Ferrari star Charles Leclerc (second place) verbally puts his finger in the red wound: “If you start here from pole, then you also want to win. So this is not my best day.”
The problem: The Scuderia has once again made a mistake. When a virtual safety car phase begins on lap 13 after Sebastian Vettel’s exit with engine damage, the traditional team brings its leading top star Leclerc into the pits.
“We couldn’t take full advantage of a pit stop during the virtual safety car period because it ended when I rolled down the pit lane on fresh tires,” admits Leclerc. “From then on we were behind.” Ferrari takes risks, but it doesn’t pay off.
As a reminder: Carlos Sainz was missing a wheel in Zandvoort. And the pit stop decision is also illogical in Monza. Actually, the leader doesn’t take any unnecessary risks.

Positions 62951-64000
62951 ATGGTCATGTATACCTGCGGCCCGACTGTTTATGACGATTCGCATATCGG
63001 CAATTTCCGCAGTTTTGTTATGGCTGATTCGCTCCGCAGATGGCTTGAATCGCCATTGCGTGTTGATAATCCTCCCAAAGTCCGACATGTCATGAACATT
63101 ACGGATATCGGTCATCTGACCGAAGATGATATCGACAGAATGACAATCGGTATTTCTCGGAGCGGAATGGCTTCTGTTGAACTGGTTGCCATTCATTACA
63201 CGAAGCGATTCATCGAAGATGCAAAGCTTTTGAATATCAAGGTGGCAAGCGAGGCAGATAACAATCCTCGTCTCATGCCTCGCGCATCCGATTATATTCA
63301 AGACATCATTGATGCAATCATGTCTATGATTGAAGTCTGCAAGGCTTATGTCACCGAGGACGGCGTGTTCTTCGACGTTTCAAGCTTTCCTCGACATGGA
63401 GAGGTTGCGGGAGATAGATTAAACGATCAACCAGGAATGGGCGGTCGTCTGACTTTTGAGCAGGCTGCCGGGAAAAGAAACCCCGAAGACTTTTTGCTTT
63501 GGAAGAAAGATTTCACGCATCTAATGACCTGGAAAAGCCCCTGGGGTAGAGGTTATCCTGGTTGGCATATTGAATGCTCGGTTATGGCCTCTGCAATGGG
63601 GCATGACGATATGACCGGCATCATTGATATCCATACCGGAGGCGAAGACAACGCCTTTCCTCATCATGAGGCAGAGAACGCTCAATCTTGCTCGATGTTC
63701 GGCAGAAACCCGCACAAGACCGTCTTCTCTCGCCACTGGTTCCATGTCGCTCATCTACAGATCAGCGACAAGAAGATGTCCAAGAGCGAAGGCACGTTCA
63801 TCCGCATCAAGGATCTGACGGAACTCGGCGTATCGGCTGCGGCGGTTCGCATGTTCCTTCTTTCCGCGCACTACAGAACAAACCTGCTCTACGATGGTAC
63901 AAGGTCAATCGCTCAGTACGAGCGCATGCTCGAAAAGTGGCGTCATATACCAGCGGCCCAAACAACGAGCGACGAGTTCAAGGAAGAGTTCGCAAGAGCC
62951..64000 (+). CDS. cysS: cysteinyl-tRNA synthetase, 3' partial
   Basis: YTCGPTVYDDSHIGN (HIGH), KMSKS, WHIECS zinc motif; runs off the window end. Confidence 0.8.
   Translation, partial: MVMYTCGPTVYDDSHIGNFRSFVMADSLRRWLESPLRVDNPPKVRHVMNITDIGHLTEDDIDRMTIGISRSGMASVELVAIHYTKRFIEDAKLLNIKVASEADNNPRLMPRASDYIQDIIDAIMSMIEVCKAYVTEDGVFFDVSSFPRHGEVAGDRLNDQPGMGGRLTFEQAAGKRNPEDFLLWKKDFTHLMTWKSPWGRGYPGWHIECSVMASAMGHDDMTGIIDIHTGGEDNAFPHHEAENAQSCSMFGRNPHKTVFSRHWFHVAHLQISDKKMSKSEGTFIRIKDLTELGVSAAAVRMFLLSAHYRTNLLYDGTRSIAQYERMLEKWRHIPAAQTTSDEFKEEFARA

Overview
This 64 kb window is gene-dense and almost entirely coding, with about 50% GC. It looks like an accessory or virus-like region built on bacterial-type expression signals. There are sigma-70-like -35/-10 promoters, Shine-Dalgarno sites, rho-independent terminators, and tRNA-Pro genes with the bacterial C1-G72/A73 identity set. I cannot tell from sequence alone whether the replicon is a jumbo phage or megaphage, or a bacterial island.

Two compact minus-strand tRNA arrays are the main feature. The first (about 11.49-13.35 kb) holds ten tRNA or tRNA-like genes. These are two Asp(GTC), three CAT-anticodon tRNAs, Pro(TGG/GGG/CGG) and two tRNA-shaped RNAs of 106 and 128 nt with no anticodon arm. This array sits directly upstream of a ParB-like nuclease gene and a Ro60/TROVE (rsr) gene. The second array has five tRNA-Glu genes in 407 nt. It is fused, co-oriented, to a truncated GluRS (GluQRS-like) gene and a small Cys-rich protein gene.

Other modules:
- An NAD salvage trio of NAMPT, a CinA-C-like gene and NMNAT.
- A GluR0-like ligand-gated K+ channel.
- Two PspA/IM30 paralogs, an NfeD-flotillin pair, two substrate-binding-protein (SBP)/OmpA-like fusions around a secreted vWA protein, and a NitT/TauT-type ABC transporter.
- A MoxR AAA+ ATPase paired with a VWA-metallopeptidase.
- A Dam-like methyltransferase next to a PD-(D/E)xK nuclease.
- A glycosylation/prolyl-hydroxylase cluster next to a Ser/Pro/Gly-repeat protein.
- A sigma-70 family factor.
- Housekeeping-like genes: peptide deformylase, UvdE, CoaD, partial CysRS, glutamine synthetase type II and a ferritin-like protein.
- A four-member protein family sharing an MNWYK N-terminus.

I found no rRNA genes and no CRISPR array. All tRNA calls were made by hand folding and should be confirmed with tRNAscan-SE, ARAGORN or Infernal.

“It was the right decision,” emphasizes Ferrari team boss Mattia Binotto. “He couldn’t have been beaten other than through the strategy.” A statement that can also be seen as a capitulation to the outstanding Max Verstappen in the Red Bull. After all, the Ferrari race director admits after pole position: “We can do a better job.”
This year, however, that won’t bring much. In theory, Max Verstappen could already become world champion at the next race in Singapore. If he wins and Leclerc finishes ninth at best, the 2022 World Cup will be over for the Monegasque. But at Ferrari they keep their heads above water by being able to stand up to Red Bull this year with new chassis rules.
“We have to see the positive,” Leclerc calls out to the disappointed Tifosi. “In Belgium we were far behind. After that, we worked a lot to understand that better. We were able to secure pole here, which surprised me a little. In the race we weren’t fast enough against Max. But we were significantly better than at Spa.”
Ferrari’s claims approach the bitter reality. Not only Michael Schumacher’s ex-team boss Flavio Briatore should find that “incredible”.